Google Video for Business
With Google Video for Business, video sharing becomes a serious business tool.
- Can embed videos on Web pages, bookmarking, can allow co-workers to download videos, integrates with other Google apps
- Can't create your own bookmarks, access rights can sometimes cause confusion
If your business uses Google Docs, and you have ever wished that something similar to YouTube existed for business use, Google Video for Business should suit your needs nicely.
Price$ 50.00 (AUD)
Best Deals (Selling at 2 stores)
Note: pricing for this product is in US$.
Google brings video into its stable of web apps with Google Video for Business, a new service that permits video sharing among employees. The idea is that anyone at a company — from CEO on down — can post a video, but the content will be accessible only to others at that company. Videos can be shared within a company, but not — say — to your company's ad agency.
Google Video for Business integrates with other Google apps and is part of the Google Apps Premier Edition ($50 per user per year). A version for users working in education will debut next week as part of Google Apps Education Edition, at a cost of $10 per user per year, although a free trial for education customers will run through March 9, 2009.
Recasting video as a business tool
Video can play a useful role in business. A executive might use it to deliver news of the company's new strategy. A tech support employee might use it to post an instructional video on how to solve a problem with the company's email client. In addition, video can help a company share its creative assets with far-flung employees.
To access Google Video for Business, users must first sign in. Videos can be viewed only by people who are invited to do so by the original uploader. You can invite any person who has a valid company e-mail address.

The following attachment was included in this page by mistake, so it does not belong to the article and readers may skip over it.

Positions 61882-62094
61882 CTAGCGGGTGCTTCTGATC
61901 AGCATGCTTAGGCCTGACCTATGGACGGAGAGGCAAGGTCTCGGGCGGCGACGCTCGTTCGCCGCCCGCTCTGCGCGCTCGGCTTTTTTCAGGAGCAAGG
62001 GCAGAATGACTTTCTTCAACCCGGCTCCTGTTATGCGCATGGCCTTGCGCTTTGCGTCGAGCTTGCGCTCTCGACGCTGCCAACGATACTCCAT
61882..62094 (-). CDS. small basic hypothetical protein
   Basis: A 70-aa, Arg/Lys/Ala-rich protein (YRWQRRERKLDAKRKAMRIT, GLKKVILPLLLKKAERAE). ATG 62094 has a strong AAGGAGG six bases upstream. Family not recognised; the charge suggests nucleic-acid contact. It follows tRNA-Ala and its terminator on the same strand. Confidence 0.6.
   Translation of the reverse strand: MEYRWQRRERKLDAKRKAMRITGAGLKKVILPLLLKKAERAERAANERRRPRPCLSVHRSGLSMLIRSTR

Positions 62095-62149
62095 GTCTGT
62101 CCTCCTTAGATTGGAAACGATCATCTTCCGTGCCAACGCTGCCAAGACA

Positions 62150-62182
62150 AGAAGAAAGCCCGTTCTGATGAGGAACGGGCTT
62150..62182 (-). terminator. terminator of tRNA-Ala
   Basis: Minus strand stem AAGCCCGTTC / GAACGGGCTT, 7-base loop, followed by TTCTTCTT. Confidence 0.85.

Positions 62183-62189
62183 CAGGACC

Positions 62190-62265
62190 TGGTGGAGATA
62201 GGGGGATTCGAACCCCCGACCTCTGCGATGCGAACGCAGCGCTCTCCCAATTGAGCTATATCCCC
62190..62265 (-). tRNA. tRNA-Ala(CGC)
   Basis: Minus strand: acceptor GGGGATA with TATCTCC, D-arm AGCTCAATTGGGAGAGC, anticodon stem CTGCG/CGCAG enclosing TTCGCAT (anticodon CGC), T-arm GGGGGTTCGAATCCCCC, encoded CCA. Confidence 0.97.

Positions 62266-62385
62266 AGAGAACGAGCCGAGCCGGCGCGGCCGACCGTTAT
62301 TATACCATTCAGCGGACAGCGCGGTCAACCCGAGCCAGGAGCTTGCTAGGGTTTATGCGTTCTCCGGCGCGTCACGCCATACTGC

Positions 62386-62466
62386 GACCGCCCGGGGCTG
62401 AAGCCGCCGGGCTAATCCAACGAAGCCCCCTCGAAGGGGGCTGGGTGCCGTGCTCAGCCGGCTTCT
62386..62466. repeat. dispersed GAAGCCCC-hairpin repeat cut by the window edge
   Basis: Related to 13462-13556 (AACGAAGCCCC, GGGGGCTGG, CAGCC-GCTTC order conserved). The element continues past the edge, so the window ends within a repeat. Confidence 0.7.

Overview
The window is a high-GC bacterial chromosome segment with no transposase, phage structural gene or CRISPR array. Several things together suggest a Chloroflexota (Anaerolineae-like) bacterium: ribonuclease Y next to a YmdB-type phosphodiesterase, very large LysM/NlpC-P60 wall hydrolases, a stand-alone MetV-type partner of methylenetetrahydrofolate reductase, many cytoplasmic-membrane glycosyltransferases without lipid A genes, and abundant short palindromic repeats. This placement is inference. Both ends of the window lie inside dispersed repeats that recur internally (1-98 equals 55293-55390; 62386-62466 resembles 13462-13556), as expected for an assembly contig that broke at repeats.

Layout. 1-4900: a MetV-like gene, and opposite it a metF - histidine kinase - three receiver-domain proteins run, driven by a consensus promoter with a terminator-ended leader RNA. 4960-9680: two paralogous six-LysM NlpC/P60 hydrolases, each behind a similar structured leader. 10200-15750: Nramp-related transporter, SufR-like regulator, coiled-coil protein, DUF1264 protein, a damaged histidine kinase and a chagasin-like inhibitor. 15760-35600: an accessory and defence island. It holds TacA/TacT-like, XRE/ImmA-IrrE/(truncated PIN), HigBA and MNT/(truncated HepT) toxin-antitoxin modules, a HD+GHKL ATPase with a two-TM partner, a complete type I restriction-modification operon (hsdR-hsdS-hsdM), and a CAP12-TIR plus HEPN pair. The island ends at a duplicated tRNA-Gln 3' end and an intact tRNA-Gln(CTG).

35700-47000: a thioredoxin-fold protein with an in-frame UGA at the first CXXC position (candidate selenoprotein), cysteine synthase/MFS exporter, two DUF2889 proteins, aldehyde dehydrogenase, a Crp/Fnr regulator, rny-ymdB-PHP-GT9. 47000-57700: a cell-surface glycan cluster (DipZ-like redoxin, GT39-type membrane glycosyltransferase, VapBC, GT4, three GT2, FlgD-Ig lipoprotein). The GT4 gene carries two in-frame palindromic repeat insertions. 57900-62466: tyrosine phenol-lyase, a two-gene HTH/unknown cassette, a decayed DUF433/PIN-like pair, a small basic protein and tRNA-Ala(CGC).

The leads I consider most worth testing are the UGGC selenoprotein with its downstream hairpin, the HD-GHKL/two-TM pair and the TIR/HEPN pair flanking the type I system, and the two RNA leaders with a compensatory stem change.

Google Video for Business is configured much like Google Video and other video sharing sites. The page, which is dominated by a search field, carries a listing of videos that are available for viewing from your account, along with a way to upload your own.
Uploading videos is easy. Google Video for Business supports many common video formats, including QuickTime, Windows Media, and Mpeg. You can tag videos as you upload them; or people watching your videos can tag them as they view them. Another boon: you can give coworkers the ability to download videos to their hard drive.
Google Video for Business includes a bookmarking feature of sorts: Google Video analyses the video itself and picks points where it finds scene changes; then it places those points in a scrolling list along the bottom of the video page. Unfortunately, you can't create your own bookmarks, however.
One notable feature: you can embed videos hosted on Google Video for Business into a Web page or into anything that accepts Google Gadgets — including iGoogle and Google Docs spreadsheets. One possible use for this would be to embed an explanatory video into a spreadsheet to help users make better sense of a confusing chart.